The Carter family was front and center among hundreds of
people when Wake Forest Baptist Health – Davie Medical Center celebrated the
opening of its new, 50-bed inpatient wing during a Community Day event
Saturday, April 1.
Renee Carter and her husband, Marty, watched proudly, and
not just because their daughter, Paige, conducted the Davie High School trumpet
choir, and son, Luke, played in it. Rather, the opening of the inpatient wing
made them proud for their community, they said.
“Being able to have local access without crossing the river
can save lives,” Marty Carter said.
“It’s tremendous,” Renee Carter said. “We don’t have to go
out of the county to get the medical care we need. This completes the county.”
Davie Medical Center has offered a growing number of
outpatient services, as well as care at its 24/7 emergency department since it
opened in October 2013. The inpatient wing brings a new focus on key health
areas—especially for a county with strong growth projection in its older
Care Units with Key Specialties
The inpatient wing has separate floors devoted to acute care
for the elderly (ACE) and joint replacement, as well as additional
medical-surgical beds for other inpatient medical needs.
“We don’t want this to be just any other hospital unit,”
said Dr. Richard Wyderski, medical director of the ACE unit. “We will not only
be taking care of older patients, but paying attention to the little things that
improve the patient and family experience during acute illness.”
Patients admitted to the ACE unit may have pneumonia,
abnormalities in blood tests or other issues. Wyderski said his team will work
closely with emergency department doctors and nurses to ensure smooth
transitions to overnight care.
Dr. John Shields, an orthopaedic surgeon, said the goal in
the total joint replacement unit is to make diagnosis, surgery and recovery
convenient for patients and family members.
“We are providing destination care for joint replacement,
including our clinic, lab, physical therapy and surgery all under one roof in a
central location with a cohesive team,” Shields said. “We’re really rolling out
the red carpet, with white-glove service.”
Inpatients at Davie Medical Center stay in rooms with the
latest medical and comfort technologies. Patient rooms feature large windows overlooking
a lush campus, and wide interior corridors leave plenty of space for visiting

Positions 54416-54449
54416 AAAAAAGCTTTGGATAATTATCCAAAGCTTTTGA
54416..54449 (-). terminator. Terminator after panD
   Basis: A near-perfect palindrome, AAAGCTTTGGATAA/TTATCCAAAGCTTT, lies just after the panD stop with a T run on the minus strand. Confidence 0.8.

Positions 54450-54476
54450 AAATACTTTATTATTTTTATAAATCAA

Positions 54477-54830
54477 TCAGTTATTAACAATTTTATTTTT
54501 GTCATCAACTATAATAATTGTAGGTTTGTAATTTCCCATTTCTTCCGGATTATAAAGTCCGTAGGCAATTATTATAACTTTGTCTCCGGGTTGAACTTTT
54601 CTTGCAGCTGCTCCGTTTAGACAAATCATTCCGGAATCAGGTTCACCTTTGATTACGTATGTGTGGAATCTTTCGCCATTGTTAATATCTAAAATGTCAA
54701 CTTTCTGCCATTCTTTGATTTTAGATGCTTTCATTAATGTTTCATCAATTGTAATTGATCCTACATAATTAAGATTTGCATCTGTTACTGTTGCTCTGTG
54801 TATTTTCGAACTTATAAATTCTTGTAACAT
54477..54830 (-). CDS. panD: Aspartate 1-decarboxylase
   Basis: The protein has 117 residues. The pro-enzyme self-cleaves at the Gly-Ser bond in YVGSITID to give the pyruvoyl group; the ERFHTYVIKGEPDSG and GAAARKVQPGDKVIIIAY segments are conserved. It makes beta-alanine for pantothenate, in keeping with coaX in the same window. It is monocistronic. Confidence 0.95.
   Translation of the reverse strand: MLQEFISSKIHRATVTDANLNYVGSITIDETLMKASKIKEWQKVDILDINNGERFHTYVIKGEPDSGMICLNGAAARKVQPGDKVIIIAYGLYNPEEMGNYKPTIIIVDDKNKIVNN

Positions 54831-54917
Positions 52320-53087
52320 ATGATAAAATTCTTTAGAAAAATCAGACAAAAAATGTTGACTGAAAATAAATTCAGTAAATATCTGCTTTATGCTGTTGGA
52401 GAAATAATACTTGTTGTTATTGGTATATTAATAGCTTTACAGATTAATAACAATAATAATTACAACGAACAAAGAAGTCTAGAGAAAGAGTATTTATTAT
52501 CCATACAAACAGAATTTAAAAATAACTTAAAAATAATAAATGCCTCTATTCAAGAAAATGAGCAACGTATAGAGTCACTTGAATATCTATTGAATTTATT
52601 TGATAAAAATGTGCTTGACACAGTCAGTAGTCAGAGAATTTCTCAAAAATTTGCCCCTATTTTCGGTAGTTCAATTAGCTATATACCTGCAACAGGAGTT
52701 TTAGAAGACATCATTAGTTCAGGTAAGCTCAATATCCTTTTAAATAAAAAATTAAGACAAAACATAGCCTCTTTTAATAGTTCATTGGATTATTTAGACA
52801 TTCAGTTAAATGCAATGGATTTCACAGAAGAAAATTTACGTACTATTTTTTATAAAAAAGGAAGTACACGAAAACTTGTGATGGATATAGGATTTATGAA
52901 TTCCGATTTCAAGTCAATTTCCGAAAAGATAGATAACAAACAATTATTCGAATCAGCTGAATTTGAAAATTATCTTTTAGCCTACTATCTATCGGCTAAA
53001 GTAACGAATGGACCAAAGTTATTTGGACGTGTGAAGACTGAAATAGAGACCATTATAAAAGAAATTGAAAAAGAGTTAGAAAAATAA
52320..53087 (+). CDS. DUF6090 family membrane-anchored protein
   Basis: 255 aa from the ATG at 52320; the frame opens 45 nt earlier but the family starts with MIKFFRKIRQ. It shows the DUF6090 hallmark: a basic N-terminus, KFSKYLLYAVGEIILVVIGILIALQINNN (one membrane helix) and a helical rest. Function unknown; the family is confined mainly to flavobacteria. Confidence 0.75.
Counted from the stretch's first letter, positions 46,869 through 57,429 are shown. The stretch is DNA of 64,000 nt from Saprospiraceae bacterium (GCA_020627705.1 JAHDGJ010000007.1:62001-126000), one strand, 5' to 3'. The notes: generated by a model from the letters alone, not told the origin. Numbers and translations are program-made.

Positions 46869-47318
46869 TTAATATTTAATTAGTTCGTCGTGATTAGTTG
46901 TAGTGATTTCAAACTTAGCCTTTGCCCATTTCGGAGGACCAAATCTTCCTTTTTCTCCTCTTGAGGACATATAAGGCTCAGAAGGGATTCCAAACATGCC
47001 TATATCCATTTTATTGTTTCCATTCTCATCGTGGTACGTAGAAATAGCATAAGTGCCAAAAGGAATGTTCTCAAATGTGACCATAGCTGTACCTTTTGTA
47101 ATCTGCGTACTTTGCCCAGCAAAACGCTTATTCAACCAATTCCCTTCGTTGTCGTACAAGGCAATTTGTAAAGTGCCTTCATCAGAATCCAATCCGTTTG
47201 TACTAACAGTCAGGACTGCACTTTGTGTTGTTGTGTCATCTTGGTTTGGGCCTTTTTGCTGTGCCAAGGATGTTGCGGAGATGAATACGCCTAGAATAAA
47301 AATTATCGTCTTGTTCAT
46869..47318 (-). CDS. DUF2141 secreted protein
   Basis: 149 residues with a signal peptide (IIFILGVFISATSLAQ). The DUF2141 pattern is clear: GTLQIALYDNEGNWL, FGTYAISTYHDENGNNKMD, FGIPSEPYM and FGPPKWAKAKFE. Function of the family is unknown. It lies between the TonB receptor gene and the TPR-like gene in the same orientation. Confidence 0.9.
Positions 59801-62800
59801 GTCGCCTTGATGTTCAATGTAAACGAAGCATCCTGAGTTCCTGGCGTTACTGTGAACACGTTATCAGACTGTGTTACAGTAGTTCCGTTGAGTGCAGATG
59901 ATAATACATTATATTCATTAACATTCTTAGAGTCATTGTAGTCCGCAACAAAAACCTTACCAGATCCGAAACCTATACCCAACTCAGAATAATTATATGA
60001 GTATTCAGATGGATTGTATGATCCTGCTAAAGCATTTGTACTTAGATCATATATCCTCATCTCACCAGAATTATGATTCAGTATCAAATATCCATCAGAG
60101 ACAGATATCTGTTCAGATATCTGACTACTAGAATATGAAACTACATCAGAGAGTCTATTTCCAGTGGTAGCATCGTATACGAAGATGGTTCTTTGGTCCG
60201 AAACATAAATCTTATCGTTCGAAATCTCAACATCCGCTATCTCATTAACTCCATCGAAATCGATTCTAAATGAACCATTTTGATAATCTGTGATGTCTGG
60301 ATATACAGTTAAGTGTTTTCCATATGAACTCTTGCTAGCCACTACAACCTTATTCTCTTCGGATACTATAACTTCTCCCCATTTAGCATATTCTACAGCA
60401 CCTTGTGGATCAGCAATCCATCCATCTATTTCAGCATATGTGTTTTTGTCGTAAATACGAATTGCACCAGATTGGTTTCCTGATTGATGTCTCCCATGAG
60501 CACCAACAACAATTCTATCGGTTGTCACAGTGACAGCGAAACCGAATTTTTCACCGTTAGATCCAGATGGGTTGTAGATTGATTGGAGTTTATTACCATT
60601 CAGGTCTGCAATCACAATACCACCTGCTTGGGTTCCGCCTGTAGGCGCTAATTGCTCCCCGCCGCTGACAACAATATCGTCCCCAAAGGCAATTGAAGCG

family and friends.
The inpatient wing also has a cafeteria and a chapel, as
well as indoor and outdoor quiet spaces and three walking paths.
Rev. Adam Ridenhour, staff chaplain, said that from the
start, Davie Medical Center has put a spotlight on patient- and family-centered
“For me that’s the pivotal point of good pastoral care,” he
said. “It’s about listening to our patients, bringing them into the
decision-making and honoring that they care for themselves along with their
family, and we are honored to have the privilege of being part of that care
Tribute to Past, Care
for the Future
The inpatient wing addition complements Davie Medical Center’s
variety of outpatient services and emergency department, which is off I-40 at
Exit 180 in Bermuda Run. The completion of the inpatient wing also led to the
decommissioning of the original Davie County Hospital, which opened in 1956 in Mocksville.
Terry Bralley, president of the Davie County Economic
Development Commission, said the opening of a new hospital tied to an academic
medical center, combined with the county building a new high school, makes
Davie County “the envy of all rural communities in North Carolina and maybe the
He credited county residents who wore T-shirts and put
magnets on their vehicles in support of Davie Medical Center when the project
was being debated nearly 10 years ago by state officials. He also thanked the
dozens of medical center employees who served through the years in Mocksville,
nearly all of whom have joined the new medical center in Bermuda Run.
At Community Day, many people paid tribute to the more than
60 years of local medical care in Davie County. Many also visited a history display
in the new inpatient wing. The display contains old records, equipment and
mementoes from Davie County Hospital, as well as videos of former employees
discussing their memories from the early days.
“This has always been a tight knit community,” said Rev.
Thomas Nesbit, who served as the last chaplain at the Mocksville facility.
“Having a hospital in Mocksville in the ‘50s showed how much neighbors cared.
It was a sign of cohesiveness in Davie.”
Bill Junker is a former Davie Medical Center board member
whose father served as treasurer on the original Davie County Hospital board.
He thanked Wake Forest Baptist for following through with its promise to
maintain a medical center in Davie County.
Junker said health care may be even more important now than
it was when his father was signing weekly checks for hospital employees back in
the late 1950s.
“People are more sensitive to their health care, to their
diet, to their exercise program, and are more committed to trying to do the
right things to extend their lives,” Junker said. “To have a medical center to
support the health needs of the community is necessary for growth.”